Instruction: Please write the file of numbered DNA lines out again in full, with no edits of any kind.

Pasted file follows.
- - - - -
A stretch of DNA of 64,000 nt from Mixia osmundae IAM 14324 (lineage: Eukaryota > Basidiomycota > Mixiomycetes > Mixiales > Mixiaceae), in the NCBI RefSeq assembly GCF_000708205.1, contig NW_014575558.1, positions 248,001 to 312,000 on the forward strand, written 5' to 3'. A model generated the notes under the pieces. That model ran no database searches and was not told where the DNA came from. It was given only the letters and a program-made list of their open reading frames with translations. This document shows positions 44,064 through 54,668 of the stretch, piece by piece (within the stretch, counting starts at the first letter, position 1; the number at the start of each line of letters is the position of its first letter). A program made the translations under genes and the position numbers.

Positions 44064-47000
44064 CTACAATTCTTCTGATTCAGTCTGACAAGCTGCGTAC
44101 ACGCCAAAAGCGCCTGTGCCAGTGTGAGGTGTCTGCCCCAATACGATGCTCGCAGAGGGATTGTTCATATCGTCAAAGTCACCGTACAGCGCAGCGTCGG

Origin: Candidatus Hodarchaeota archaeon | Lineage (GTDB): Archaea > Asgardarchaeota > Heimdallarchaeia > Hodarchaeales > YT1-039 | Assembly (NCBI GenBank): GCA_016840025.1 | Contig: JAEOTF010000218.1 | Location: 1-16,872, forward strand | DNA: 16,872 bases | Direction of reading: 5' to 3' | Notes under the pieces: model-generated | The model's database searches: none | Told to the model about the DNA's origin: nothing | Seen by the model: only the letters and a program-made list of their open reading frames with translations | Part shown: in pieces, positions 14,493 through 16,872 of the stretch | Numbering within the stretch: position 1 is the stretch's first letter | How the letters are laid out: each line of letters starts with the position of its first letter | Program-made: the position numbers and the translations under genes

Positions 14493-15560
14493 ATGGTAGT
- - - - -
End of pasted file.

A stretch of DNA of 64,000 nt from Mixia osmundae IAM 14324 (lineage: Eukaryota > Basidiomycota > Mixiomycetes > Mixiales > Mixiaceae), in the NCBI RefSeq assembly GCF_000708205.1, contig NW_014575558.1, positions 248,001 to 312,000 on the forward strand, written 5' to 3'. A model generated the notes under the pieces. That model ran no database searches and was not told where the DNA came from. It was given only the letters and a program-made list of their open reading frames with translations. This document shows positions 44,064 through 54,668 of the stretch, piece by piece (within the stretch, counting starts at the first letter, position 1; the number at the start of each line of letters is the position of its first letter). A program made the translations under genes and the position numbers.

Positions 44064-47000
44064 CTACAATTCTTCTGATTCAGTCTGACAAGCTGCGTAC
44101 ACGCCAAAAGCGCCTGTGCCAGTGTGAGGTGTCTGCCCCAATACGATGCTCGCAGAGGGATTGTTCATATCGTCAAAGTCACCGTACAGCGCAGCGTCGG

Origin: Candidatus Hodarchaeota archaeon | Lineage (GTDB): Archaea > Asgardarchaeota > Heimdallarchaeia > Hodarchaeales > YT1-039 | Assembly (NCBI GenBank): GCA_016840025.1 | Contig: JAEOTF010000218.1 | Location: 1-16,872, forward strand | DNA: 16,872 bases | Direction of reading: 5' to 3' | Notes under the pieces: model-generated | The model's database searches: none | Told to the model about the DNA's origin: nothing | Seen by the model: only the letters and a program-made list of their open reading frames with translations | Part shown: in pieces, positions 14,493 through 16,872 of the stretch | Numbering within the stretch: position 1 is the stretch's first letter | How the letters are laid out: each line of letters starts with the position of its first letter | Program-made: the position numbers and the translations under genes

Positions 14493-15560
14493 ATGGTAGT